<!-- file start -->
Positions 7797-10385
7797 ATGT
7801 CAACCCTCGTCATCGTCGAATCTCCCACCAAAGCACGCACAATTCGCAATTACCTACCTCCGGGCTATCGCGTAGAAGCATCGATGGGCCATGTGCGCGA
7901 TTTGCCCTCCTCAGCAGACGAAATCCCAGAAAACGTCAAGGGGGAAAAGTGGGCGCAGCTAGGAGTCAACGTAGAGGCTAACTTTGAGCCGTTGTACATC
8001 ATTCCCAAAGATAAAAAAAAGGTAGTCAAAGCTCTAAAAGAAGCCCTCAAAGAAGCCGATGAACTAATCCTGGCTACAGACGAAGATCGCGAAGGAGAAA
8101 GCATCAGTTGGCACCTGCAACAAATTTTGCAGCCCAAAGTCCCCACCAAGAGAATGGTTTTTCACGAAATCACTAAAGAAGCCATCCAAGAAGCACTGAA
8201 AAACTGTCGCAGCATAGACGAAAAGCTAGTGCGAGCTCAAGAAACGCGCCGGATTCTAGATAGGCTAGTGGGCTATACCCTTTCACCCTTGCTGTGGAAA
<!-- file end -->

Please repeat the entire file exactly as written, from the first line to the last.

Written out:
Positions 7797-10385
7797 ATGT
7801 CAACCCTCGTCATCGTCGAATCTCCCACCAAAGCACGCACAATTCGCAATTACCTACCTCCGGGCTATCGCGTAGAAGCATCGATGGGCCATGTGCGCGA
7901 TTTGCCCTCCTCAGCAGACGAAATCCCAGAAAACGTCAAGGGGGAAAAGTGGGCGCAGCTAGGAGTCAACGTAGAGGCTAACTTTGAGCCGTTGTACATC
8001 ATTCCCAAAGATAAAAAAAAGGTAGTCAAAGCTCTAAAAGAAGCCCTCAAAGAAGCCGATGAACTAATCCTGGCTACAGACGAAGATCGCGAAGGAGAAA
8101 GCATCAGTTGGCACCTGCAACAAATTTTGCAGCCCAAAGTCCCCACCAAGAGAATGGTTTTTCACGAAATCACTAAAGAAGCCATCCAAGAAGCACTGAA
8201 AAACTGTCGCAGCATAGACGAAAAGCTAGTGCGAGCTCAAGAAACGCGCCGGATTCTAGATAGGCTAGTGGGCTATACCCTTTCACCCTTGCTGTGGAAA